Pardon My Past: Khodorkovsky & Clemency

  On December 6, 2000, American businessman Edmond Pope was convicted by a Moscow court of espionage and sentenced to twenty years in prison. Even after the verdict, Pope did not confess to being a spy, and he refused to appeal to the Russian President for clemency. Nevertheless, a young President Vladimir Putin pardoned Mr. …

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A Response to Democratist's "Encouraging Liberalization in Russia"

The following post is my response to an article published by the author the Russia & CIS blog, Democratist. The original piece is titled “Encouraging Liberalization in Russia.” Oil dependency and crippling corruption. Yes, these are certainly problems facing Russia’s economic development. (Though I do find it curious that you use military tech as an …

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Russia's Sick Police

The reform of Russia’s Interior Ministry (MVD) produced some news this week in the form of an amusing interview with Rashid Nurgaliev, the ministry’s chief. Nurgaliev called the MVD “the very poorest of current law enforcement agencies” and voiced concerns that many officers are “very deeply sick,” explaining that traffic patrols last 50% longer in …

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Sex, Drugs, & Politics

The Season of Discontent keeps chugging along in Russia this spring. Kaliningrad has attracted every political gadfly and climber around, and next Saturday’s demonstration promises to be the mother of all theatre. Who will win the rallying competition: the Kremlin stooges (like Zhirinovsky), dispatched to rouse the counter-protesting rabble? Or the Muscovite liberal imports, who …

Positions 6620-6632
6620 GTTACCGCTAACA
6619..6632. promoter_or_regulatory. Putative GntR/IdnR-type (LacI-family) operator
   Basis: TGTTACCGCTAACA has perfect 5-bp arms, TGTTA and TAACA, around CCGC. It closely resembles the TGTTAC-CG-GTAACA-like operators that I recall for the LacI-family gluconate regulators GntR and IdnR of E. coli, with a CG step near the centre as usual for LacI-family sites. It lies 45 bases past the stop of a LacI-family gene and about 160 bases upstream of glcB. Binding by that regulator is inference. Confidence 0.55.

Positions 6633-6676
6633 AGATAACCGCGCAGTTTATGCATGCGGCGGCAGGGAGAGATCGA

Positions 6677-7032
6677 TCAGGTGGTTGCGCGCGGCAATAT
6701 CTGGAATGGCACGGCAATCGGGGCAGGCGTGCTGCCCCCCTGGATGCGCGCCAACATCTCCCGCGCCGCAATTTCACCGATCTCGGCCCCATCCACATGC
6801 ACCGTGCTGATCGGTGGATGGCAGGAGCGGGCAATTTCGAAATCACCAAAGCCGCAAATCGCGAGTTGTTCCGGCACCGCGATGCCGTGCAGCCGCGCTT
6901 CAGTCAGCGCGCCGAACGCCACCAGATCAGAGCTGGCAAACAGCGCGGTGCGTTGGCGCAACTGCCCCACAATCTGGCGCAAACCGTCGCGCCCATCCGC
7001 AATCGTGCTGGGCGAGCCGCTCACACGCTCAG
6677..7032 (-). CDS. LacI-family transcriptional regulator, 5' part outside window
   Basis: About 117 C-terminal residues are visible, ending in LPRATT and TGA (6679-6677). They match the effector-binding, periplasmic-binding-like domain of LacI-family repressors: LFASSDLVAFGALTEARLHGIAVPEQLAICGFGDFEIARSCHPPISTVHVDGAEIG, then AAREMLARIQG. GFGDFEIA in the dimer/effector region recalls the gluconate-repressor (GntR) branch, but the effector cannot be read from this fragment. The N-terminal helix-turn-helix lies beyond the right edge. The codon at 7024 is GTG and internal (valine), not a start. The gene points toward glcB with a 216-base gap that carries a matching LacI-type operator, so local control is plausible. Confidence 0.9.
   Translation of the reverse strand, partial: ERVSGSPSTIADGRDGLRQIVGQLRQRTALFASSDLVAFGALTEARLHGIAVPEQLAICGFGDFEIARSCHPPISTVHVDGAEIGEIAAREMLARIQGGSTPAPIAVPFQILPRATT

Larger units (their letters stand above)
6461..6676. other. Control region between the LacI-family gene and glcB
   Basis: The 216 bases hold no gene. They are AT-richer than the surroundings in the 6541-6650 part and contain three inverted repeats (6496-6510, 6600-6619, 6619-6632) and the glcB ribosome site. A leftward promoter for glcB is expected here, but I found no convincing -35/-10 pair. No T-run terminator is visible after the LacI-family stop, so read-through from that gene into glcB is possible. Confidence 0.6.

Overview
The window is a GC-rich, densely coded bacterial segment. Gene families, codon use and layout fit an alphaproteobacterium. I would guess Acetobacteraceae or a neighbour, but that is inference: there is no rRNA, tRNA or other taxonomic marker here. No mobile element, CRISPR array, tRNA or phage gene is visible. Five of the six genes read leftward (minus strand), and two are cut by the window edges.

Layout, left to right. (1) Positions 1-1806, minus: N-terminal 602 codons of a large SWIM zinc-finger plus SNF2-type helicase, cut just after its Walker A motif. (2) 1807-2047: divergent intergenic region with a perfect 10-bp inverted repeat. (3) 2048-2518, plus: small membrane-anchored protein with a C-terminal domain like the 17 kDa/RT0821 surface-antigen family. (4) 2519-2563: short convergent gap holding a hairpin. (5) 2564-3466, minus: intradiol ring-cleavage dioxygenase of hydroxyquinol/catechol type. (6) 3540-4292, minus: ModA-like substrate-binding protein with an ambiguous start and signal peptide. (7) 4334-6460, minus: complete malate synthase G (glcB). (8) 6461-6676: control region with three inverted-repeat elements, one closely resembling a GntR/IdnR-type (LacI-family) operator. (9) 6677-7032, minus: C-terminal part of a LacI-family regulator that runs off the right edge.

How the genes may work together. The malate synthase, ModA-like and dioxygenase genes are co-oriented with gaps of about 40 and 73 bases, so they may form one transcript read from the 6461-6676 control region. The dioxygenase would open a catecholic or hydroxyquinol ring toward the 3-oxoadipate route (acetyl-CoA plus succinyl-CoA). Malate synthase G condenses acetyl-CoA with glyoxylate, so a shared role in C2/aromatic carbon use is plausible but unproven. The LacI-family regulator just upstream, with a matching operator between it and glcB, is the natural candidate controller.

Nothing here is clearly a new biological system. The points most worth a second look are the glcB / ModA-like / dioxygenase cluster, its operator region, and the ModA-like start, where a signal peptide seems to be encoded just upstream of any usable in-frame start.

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The Kaliningrad Buzz

In the last week or so, an unusual number of American media outlets have hosted, tweeted, retweeted, and otherwise regurgitated the ramblings and ruminations of Russia’s liberal elite. Boris Nemtsov scored an interview with Time Magazine, Kasparov graced the pages of Radio Free Europe, Nemtsov swung by Washington for a mixer with the Republican foreign …

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What Does Russia's Olympic Defeat Mean?

The Vancouver Olympics has finally ended and, in the coming weeks and months, there are likely to be a great many editorials and op-eds published on the subject of Russia, whose athletes performed rather not well this year. Because Russia will host the next Winter Games in Sochi, its failures this year will be examined …

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